The Stinson ATR 4 is the newest version of the Hoka One One Stinson model. The ATR stands for all terrain which means its built for whatever surface you want to run on.
The Stinson ATR 4 was built on a wider last this year with more room in the forefoot and toe area than in previous versions.
This is a maximum cushioning shoe with a stack height of 32mm in the forefoot and 37mm in the heel giving it a heel to toe offset of 5mm. It weighs in at 11.8oz which is based off of a Mens US size 9.
There are a variety of technologies utilized in this shoe including speedframe construction in the upper, reinforced open mesh, late stage meta-rocker technology and a high volume CMEVA midsole. The outsole features 4mm lugs and a popular design.
I have had the opportunity to test a variety of the Hoka One One models and am an avid user of max cushioning shoes. The most recent version of the Stinson I’ve run in is the Stinson Lite and the Stinson 3 about 2-3 years ago.
Those were road shoes that I enjoyed running in and logged many miles. This is the first version of the Stinson ATR I have tested.
The first thing I notice while wearing this shoe is the cushioning. The shoe feels extremely soft. The late stage rocker technology is also very noticeable, especially while walking around.
I can already tell that as far as cushioning goes, this is going to be a very soft and comfortable shoe.
Hoka One One Stinson ATR 4 Sole Unit
The midsole of the Stinson ATR4 is an oversized piece of custom molded EVA foam that provides a ride as soft as you will experience in any shoe available on the market today.
Late stage meta rocker means that the shoe curls upward closer toward the toe of the shoe. In this case it starts right around where the ball of your foot is.
As your foot strikes the ground you feel the soft plush cushioning absorb the impact and as you continue through toe off, the upward curl of the shoe aids in propelling you forward.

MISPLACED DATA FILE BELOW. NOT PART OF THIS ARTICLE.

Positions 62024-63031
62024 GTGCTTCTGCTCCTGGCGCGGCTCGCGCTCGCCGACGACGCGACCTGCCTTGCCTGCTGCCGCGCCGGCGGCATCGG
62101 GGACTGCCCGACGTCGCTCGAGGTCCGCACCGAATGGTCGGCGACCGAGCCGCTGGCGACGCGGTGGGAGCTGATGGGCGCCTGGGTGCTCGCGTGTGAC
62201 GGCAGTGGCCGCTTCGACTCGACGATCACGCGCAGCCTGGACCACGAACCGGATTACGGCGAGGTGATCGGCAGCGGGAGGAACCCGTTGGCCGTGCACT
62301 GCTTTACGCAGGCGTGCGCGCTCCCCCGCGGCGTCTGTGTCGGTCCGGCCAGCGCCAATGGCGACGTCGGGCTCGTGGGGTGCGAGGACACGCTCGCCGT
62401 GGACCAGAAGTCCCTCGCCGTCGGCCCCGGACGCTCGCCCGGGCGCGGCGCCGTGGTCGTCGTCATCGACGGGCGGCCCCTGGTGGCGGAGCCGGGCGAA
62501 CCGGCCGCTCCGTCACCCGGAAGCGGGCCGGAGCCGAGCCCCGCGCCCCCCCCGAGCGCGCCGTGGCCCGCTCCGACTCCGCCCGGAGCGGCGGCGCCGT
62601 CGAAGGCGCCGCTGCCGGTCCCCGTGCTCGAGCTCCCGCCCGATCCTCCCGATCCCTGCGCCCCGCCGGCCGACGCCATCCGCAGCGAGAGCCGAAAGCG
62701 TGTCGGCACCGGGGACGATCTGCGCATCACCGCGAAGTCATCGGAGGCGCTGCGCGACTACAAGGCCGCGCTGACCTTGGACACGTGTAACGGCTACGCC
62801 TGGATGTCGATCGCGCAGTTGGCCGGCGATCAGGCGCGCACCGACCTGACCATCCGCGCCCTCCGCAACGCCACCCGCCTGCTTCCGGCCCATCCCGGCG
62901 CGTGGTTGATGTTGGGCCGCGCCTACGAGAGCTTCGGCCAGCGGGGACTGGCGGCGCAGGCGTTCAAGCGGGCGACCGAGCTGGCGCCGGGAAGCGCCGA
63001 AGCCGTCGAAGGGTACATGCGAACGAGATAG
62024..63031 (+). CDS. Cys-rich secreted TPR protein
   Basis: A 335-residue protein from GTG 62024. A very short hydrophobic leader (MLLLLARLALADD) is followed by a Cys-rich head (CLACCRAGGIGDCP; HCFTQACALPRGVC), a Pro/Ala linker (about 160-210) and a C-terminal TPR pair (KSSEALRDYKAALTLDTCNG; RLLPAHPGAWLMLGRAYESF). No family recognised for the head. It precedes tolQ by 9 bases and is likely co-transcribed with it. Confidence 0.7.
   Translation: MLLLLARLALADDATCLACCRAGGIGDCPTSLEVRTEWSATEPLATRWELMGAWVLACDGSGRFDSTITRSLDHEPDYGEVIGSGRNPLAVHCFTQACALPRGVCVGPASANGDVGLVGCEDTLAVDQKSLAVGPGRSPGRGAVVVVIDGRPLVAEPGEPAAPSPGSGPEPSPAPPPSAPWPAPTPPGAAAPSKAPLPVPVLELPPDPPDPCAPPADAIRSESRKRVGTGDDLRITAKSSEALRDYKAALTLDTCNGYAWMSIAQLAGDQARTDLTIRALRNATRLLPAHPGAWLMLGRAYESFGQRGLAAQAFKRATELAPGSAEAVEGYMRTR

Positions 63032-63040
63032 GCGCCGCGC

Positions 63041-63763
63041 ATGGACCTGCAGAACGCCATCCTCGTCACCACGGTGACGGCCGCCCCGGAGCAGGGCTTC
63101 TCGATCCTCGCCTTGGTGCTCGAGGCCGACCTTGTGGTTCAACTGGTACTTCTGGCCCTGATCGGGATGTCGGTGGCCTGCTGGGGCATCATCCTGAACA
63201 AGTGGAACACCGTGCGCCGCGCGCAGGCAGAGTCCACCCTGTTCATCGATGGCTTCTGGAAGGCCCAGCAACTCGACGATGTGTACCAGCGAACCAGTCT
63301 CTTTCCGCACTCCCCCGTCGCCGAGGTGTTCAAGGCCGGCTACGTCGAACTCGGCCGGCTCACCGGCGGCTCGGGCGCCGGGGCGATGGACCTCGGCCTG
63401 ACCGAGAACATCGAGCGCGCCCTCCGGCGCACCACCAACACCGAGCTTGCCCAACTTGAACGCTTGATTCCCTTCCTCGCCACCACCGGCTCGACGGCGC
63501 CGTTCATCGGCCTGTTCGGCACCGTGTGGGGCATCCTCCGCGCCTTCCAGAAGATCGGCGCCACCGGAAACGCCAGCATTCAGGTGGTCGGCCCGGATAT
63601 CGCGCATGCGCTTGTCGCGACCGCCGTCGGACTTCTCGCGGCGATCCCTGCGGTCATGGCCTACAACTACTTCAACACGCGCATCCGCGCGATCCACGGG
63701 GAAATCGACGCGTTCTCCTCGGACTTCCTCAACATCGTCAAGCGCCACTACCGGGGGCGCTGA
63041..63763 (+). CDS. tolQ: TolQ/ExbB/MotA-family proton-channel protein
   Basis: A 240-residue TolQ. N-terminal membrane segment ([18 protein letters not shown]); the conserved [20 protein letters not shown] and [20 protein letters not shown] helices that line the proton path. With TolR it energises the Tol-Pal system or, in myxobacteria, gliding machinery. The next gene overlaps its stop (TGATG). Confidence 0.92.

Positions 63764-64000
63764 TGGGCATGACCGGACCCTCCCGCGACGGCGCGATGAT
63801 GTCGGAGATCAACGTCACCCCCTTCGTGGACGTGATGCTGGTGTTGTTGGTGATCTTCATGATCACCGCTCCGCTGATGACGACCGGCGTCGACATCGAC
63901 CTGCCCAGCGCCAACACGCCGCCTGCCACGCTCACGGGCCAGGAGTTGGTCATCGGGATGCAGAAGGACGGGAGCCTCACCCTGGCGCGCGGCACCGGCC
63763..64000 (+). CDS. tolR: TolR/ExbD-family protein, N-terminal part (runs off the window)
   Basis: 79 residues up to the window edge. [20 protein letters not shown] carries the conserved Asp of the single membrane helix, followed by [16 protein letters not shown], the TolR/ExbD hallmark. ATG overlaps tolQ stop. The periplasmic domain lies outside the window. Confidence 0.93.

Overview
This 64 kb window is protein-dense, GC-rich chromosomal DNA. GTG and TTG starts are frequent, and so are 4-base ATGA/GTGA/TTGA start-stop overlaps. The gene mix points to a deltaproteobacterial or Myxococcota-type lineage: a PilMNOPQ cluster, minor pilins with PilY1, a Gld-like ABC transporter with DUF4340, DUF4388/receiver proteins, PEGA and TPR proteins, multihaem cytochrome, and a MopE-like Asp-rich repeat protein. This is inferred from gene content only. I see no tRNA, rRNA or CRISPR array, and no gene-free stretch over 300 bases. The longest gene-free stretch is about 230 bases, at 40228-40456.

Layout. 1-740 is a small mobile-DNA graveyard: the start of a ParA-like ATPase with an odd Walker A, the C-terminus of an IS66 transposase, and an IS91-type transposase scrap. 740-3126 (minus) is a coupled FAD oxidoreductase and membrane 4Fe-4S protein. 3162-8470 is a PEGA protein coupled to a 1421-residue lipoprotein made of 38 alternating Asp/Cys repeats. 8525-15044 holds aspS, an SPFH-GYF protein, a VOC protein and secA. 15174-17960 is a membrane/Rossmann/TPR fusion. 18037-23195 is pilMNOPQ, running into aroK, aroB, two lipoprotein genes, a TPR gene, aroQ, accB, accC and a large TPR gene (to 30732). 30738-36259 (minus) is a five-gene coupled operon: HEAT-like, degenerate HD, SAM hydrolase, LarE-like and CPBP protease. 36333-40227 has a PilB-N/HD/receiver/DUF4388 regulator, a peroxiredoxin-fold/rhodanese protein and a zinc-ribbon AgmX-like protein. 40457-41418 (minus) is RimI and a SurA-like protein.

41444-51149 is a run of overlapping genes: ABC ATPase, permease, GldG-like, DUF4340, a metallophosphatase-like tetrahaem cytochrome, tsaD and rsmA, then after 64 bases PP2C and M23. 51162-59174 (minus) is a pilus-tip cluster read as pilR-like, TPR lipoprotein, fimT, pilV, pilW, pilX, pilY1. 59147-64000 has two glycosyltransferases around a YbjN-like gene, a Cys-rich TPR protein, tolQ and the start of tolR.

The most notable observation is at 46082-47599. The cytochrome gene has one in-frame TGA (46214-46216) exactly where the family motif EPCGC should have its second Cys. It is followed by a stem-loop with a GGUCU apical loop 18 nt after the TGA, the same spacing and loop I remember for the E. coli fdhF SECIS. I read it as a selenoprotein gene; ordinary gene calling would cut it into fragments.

It is not actually propelling you but it is certainly helping you propel yourself. As far as rocker technology goes, a shoe with this much cushioning requires it.
There is not a whole lot of bounce or spring to it but the rocker makes up for it and smooths out the ride. The ride is as smooth and as soft as they come.
The outsole is covered in 4mm lugs positioned close together in the forefoot and around the edges. There is also a thinner area of CMEVA lugs cutout of the midsole acting as part of the outsole.
This shoe works best on smooth groomed trails, such as rail trails and dirt roads. The shoe also provides a really nice ride when running on pavement although this will chew up the rubber lugs of the outsole quickly.
When it comes to gnarly single track the Stinson is not my first choice. This has more to do with the responsiveness and weight than the outsole.
The outsole design is well done and provides great grip but trying to navigate technical trail in an 11.8oz shoe is not always going to be the best option.
If you’re running a long race that has a few technical sections here or there, the shoe will do fine. I found that the more technical the trail, the less I liked using the Stinson ATR 4.